"But, Evie, you would not want me to be ill among strangers, would you?"

And he made a futile effort to take her hand.

"Strangers!" cried his mother. "The poor boy is out of his head. We'll take him home at once."

"Evie," said Mark again, and this time, by almost throwing himself out of bed, he contrived to catch her hand, "I don't want to go to my mother. I want to stay here."

Mrs. McVittey Gorham stood a moment in silence, looking rather thin and rigid, and then, addressing the doctor, she said in a peculiarly icy tone:

"I suppose it would be better for him not to be moved again?"


"Then there is no real reason why he should not stay here, if you and the nurses will take all the responsibility of his care. I naturally cannot have anything to do with that."

And at this Mark fell back, in what no one present, except, perhaps, his mother, believed to be a genuine fainting-fit.

The theory that the whole responsibility of the situation was to rest on the doctor and nurses—the theory that Evelina was to go her way as if some stranger had taken refuge in her house—lasted in fact about twenty-four hours.

The first day her servant knocked twice on the sick-room door to inquire on her behalf how Mr. Gorham was doing, and that was all.

But the next morning, before she was up, a troubled nurse appeared at her bedside. Plainly the night in the spare room had been difficult. The nurses found themselves unable half the time to make out what it was Mr. Gorham wanted. Did Mrs. Gorham know anything about a hair pillow?

Did she know! Evelina could not help smiling. Months of her life had once been rendered hideous by her inability to find, in any shop, a pillow of a certain size, shape, and thickness which Mark had imagined rather than seen. It was now tucked away on the top shelf of her linen-closet. The nurse went away with it, much relieved.

But that, of course, was only the beginning. There were endless details of his strange whims and little requirements that Evelina, and only Evelina, understood. The nurses, being intelligent women, grasped naturally at a solution of a problem that had at first seemed insoluble. Their unruly patient could be reduced to some order by his former wife, and they summoned her in every emergency. One of their difficulties, for instance, lay in the fact that Mark's voice, always low, had now sunk to being almost inaudible. At times, though his lips moved, no sound whatsoever issued from them. He was, however, convinced not only that he had spoken, but that he had been clearly understood, and that the nurses' pretended deafness was one of those small tyrannies on their part which must be firmly dealt with at the start. He refused under any blandishments to be led into repeating his orders. Evie, the nurses found, if she could not always guess what he had said, was able to keep him relatively calm when the guess was wrong.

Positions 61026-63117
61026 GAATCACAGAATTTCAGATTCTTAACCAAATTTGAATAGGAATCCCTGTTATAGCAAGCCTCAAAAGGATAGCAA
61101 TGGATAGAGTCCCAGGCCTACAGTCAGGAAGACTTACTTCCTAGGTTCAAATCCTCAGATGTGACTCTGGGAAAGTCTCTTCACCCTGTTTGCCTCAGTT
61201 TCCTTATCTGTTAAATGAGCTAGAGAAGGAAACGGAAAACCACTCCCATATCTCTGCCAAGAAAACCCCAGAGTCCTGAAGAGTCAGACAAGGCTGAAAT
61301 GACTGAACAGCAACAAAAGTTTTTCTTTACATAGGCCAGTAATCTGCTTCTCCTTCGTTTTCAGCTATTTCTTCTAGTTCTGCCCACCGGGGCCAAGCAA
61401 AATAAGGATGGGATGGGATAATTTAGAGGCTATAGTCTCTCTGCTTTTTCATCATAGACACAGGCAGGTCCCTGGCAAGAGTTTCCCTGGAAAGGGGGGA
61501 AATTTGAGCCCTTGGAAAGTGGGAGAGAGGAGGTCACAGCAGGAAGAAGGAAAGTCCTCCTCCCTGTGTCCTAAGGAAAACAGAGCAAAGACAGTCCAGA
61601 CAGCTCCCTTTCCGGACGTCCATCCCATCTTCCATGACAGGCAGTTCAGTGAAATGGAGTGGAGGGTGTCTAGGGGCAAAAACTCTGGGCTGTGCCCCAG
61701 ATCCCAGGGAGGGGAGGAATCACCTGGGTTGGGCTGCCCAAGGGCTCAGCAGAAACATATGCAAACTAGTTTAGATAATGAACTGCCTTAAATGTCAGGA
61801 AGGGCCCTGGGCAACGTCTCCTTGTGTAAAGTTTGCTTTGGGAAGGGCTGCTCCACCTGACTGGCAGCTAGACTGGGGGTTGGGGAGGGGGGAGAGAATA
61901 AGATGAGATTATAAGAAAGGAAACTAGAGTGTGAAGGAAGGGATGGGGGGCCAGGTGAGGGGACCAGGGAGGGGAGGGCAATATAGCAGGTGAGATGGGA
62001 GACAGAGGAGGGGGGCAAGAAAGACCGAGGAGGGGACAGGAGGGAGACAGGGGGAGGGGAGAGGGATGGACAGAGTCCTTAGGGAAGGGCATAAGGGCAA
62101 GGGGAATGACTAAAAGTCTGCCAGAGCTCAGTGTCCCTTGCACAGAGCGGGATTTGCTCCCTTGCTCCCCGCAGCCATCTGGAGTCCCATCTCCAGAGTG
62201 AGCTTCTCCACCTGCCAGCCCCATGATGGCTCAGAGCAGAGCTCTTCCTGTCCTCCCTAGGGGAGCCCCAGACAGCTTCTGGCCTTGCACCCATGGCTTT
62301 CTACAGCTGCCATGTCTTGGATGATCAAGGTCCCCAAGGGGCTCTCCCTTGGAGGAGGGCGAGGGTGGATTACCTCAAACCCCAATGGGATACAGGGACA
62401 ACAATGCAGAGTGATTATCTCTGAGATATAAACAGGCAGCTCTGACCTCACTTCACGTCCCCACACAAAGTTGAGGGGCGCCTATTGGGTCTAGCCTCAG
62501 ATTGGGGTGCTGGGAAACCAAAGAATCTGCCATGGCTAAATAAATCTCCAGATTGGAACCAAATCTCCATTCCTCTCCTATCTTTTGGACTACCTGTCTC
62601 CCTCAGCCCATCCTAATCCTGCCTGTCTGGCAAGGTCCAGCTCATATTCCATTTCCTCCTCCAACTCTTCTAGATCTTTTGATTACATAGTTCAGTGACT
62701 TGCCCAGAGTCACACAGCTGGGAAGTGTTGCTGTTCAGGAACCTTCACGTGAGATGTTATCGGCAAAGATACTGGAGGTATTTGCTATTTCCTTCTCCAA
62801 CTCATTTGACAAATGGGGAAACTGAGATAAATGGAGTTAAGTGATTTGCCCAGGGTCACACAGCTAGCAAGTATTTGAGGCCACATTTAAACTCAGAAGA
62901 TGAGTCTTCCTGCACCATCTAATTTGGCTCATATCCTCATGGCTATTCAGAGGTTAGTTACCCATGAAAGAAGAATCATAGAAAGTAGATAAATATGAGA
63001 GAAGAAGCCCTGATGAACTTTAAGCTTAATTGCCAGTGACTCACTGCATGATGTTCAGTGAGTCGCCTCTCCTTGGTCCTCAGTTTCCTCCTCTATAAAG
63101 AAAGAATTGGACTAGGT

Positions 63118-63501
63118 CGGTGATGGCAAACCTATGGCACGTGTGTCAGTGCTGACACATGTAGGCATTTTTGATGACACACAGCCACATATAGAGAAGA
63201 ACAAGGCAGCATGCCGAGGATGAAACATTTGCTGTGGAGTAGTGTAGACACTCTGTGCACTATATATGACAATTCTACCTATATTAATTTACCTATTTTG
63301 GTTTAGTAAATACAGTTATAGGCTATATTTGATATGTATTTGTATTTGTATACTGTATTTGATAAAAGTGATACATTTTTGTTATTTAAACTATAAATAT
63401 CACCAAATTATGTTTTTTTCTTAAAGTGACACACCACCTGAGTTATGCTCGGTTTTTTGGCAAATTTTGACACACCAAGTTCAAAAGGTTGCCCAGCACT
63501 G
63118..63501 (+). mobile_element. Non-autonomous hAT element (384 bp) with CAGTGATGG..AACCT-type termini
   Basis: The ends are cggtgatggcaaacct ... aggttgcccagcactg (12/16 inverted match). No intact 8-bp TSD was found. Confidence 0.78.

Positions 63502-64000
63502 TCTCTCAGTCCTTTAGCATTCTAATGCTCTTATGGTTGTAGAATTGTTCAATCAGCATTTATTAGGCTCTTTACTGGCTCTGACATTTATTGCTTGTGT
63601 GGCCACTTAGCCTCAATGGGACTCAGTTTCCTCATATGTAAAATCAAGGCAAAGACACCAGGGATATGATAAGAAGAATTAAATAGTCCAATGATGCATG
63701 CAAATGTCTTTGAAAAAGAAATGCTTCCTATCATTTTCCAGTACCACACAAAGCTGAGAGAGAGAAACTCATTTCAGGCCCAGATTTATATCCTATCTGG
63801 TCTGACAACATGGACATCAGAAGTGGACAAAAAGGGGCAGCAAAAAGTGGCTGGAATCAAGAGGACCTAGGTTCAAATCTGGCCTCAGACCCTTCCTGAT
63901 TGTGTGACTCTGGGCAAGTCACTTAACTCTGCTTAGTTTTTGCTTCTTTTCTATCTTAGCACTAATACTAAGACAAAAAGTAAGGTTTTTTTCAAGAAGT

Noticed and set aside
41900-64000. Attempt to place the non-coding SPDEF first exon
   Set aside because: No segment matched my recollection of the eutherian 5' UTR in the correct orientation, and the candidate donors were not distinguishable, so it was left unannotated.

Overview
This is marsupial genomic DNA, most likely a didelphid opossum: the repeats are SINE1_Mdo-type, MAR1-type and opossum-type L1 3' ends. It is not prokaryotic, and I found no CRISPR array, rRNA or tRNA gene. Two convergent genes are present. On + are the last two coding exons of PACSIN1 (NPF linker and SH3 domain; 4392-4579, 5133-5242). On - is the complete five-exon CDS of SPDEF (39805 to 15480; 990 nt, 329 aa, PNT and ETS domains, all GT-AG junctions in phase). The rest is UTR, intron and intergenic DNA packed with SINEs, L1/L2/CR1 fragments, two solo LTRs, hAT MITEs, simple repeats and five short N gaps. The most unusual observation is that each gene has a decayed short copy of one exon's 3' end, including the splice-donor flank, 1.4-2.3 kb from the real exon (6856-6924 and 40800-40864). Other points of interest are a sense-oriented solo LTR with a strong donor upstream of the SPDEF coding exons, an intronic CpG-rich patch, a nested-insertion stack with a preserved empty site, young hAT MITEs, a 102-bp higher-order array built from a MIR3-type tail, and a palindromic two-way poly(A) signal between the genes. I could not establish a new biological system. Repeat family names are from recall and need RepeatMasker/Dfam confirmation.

Most of Evelina's friends and relatives—like Mr. Treadwell—disapproved of Mark, and their disapproval was embittered by remembrance of the lack of firmness with which she had always treated the culprit. Some were for her leaving the house instantly; others for her turning Mark out at any cost; and if the result proved fatal, some of them agreed they would not feel that the world had suffered much of a loss. But all those who came to her in this crisis—and sometimes as many as five or six turned up in one day—were united in the opinion that the depravity of Mark's conduct in coming was equaled only by the weakness of hers in allowing him to stay.

It seemed to Evelina quite like old times to be so much scolded by all who loved her, about something for which she could not help feeling that Mark was entirely to blame.

"How could it be that he came here?" they all asked. "Why didn't he stay at his mother's?"

"Well, you know what his mother is," Evelina would say.

"You'd think he would have got accustomed to her by this time."

"Mark doesn't get accustomed to things he doesn't like," she would reply, and this would invariably call out a burst of condemnation of Mark's selfishness in general, and of the particular inconsiderateness of his last action.

To this Evelina would always reply that a man was not exactly responsible for what he did in delirium.

But all these scoldings probably had their effect; and, besides, a great deal of hard work, to say nothing of a certain emotional strain, had begun to tell on her, and she finally decided to take the advice of her friends and well-wishers, and, as Mark was better, to go away the next day.

That evening, while she was at dinner, the nurse came down to say that Mr. Gorham had had a good sleep, was quite himself, and was asking for Mrs. Gorham.

Evelina laid down her fork slowly.

"I'm glad he's better," she said, "but I think I won't go up."

"Oh, Mrs. Gorham, I wish you would!" said the nurse, who was by this time completely under the dominion of her patient. "You don't know how distressed he was, as his mind cleared, to find where he was and all the bother he had put you to; and I think—particularly if you're going away to-morrow—it would be a good thing for him to tell you, himself, and get it off his mind."

As a description of Mark's habits of mind, this did not strike Evelina as familiar. Nevertheless, she went up.

She saw at once that he had had himself carefully prepared for the interview. Not a hair of his head was out of place, and as for the covers of the bed, they were so tightly drawn that it seemed almost impossible that a human body could be stretched beneath them.